Star Trek Into Darkness
The most brilliant marketing move in J. J. Abrams's wildly popular 2009 reboot of the Star Trek franchise might have been skipping any attempts at continuity that might hamstring the ability to alternately reference and revise Federation history—whatever was most convenient in any particular scene. More impressively, it did it while managing to not alienate its fan base. Trekkies are famously so rabid, so steeped in the minutiae of each Star Trek franchise, that they were once mocked by William Shatner in a Saturday Night Live skit in which he told rabid conventioneers to "get a life."
The 2009 reboot's plot twist let Leonard Nimoy make a cameo, and it set up the new series' parameters: Spock and the audience retain all memory of past movies, but Federation history, as recorded in those films, is no longer unalterable. Things can now happen differently than they did before. It was like an Etch A Sketch got wiped clean.
This erasure seemed like a high price to pay just to give Abrams and company a bit more narrative freedom. The destruction of Vulcan aside, the first movie also didn't seem as troubled by the theological implications of changing history as was, say, the last season of Abrams's television series Felicity.
But the public wants what the public wants. And it wants old and new Spock in the same movie, and looks to J. J. Abrams to "make it so."
The greatest remaining continuity link between the previous films and the new ones is the inclusion of plenty of Easter eggs to make the initiated feel—in this order—smart ("lose the red shirts") and nostalgic ("the needs of the many outweigh the needs of the few"). Beyond that, these are "things go boom" movies for today's viewers. The new generation of watchers isn't really troubled when we tinker with culturally sacred artifacts, because it is more or less disengaged from them.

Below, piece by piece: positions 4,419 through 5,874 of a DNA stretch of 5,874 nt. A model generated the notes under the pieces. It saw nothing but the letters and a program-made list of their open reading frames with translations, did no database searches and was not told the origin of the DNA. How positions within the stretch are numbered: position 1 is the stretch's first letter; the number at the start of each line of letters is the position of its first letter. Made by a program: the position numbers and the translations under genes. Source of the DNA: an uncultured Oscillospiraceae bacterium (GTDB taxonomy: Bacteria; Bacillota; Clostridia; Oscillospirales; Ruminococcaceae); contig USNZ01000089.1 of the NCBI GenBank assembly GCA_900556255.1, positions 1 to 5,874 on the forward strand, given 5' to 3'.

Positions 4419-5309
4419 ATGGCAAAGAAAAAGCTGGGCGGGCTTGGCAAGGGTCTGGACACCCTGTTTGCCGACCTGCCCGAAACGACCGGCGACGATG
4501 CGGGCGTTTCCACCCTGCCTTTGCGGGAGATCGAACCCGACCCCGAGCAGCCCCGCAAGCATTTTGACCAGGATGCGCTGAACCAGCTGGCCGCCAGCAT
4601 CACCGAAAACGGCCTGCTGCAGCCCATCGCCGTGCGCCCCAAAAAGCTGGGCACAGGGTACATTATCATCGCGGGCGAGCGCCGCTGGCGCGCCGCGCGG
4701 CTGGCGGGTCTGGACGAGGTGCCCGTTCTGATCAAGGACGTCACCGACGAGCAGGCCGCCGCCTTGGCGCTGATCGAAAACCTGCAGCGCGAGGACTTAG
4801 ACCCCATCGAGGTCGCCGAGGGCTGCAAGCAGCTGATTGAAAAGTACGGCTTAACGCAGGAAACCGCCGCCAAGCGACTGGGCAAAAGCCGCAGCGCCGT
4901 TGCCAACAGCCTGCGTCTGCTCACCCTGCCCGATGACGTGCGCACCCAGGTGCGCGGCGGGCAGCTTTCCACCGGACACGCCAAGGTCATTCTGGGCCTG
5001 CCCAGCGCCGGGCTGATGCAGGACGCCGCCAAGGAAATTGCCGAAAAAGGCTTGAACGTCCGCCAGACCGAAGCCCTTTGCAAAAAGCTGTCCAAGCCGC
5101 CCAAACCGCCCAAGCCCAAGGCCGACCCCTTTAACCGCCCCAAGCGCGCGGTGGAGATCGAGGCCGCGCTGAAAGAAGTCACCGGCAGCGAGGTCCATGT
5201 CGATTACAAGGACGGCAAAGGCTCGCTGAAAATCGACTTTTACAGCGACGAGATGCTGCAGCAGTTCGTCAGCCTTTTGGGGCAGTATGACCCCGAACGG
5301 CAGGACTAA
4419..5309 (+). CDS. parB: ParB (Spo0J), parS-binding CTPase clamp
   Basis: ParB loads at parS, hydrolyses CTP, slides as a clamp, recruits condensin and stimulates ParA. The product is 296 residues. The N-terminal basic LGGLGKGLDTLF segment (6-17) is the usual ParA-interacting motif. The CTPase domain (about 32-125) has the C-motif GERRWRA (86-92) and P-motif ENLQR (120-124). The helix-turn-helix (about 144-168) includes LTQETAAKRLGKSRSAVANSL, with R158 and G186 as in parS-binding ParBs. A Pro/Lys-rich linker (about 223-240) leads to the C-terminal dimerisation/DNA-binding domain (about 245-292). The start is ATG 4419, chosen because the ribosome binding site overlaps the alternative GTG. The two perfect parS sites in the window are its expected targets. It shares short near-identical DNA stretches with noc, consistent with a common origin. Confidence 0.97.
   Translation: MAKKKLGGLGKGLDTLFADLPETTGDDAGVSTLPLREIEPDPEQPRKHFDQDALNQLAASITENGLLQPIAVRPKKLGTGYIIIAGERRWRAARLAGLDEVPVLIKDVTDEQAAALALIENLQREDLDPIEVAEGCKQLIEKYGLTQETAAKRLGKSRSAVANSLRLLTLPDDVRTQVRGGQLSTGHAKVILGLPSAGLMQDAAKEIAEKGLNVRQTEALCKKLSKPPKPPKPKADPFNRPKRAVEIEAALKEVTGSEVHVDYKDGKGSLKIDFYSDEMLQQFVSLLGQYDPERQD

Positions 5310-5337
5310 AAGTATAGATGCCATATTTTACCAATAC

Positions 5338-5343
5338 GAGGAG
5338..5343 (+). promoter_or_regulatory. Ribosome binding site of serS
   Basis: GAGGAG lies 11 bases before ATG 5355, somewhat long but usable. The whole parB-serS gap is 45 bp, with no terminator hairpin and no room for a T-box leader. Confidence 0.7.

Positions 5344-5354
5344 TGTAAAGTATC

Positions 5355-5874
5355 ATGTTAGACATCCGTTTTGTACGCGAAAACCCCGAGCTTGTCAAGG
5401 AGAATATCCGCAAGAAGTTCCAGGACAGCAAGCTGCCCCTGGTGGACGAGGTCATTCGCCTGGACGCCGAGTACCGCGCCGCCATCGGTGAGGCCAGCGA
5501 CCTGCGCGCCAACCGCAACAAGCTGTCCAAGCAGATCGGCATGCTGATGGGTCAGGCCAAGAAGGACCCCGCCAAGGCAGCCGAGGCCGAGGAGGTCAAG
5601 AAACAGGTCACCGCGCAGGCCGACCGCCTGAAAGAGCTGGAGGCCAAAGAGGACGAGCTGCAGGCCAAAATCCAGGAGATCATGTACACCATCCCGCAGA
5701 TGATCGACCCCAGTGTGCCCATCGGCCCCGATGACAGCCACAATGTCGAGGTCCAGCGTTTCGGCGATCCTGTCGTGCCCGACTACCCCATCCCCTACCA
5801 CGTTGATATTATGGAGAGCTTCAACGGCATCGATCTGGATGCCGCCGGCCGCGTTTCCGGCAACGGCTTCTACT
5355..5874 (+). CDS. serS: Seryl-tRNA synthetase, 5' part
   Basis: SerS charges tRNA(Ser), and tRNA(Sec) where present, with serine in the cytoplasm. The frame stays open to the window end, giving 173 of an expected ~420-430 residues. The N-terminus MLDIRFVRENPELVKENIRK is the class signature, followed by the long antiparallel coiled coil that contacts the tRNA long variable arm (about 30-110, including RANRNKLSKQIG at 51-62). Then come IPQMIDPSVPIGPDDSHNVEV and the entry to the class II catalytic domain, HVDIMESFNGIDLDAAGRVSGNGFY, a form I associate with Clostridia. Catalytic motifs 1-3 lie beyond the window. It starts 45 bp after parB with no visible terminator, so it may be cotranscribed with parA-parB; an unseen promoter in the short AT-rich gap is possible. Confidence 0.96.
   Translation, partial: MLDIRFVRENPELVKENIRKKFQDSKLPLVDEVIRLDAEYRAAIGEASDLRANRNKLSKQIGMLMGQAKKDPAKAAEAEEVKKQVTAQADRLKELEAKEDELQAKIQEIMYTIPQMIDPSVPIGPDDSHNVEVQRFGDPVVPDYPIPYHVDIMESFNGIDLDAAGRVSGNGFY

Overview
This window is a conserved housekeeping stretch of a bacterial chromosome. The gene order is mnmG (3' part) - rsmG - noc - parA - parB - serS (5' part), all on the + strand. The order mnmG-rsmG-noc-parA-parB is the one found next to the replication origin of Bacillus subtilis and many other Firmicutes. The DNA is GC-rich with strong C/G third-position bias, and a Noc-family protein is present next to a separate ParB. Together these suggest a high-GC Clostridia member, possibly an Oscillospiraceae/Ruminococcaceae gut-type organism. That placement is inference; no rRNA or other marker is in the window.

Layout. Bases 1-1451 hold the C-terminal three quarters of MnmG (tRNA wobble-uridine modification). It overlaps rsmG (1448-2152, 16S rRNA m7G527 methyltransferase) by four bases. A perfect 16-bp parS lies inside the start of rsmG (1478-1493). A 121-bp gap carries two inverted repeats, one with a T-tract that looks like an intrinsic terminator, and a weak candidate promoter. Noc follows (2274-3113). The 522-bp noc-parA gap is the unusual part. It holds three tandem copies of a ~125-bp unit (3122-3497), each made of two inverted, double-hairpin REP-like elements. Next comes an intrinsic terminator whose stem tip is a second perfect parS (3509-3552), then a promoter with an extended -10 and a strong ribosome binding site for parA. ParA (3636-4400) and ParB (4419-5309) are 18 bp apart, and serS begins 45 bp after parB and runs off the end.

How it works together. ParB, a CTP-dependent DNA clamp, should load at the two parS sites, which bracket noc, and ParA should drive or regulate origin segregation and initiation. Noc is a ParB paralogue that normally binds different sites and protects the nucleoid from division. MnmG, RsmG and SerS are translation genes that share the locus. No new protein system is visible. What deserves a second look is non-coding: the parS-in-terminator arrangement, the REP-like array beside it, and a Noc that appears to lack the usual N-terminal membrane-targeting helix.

If they do hold any media experiences dear, the affection is much, much more proximate—quick, what's your favorite movie or television show from the 1990s?—than inherited. Consider that six of the ten highest rated films of all time on IMDB were made in the last twenty years. In today's Hollywood, all things must be made new or be consigned to some obscure folder at Hulu Plus for historians and eccentric, long-tail consumers.
Kvetching aside, is the movie any good? Marginally. Besides some surprisingly fuzzy 3D effects and Abrams's stubborn infatuation with lens flares, it's entertaining enough, as a summer popcorn movie.
But it's also surprisingly generic. Did we really need all that work in the first movie to make any plot development possible when the spine of the film was going to be a series of video-game ready action sequences that would fit just as easily into most any movie franchise?
We open with a scene of Indiana Jones—I mean Kirk—running away from some primitive aliens. There were several (I think I counted at least four) scenes where someone had a verbal or digital countdown. Want to know what the Star Trek franchise has become? Before the count gets to zero you must (push this button/pull this lever/climb this ladder/inject this serum) or (someone you love/everyone on this ship/millions of extras) are going to die. Of course, summer movies are basically delivery vehicles for spectacle. All of these chases, explosions, crashes, and fights are expertly crafted and sufficiently thrilling.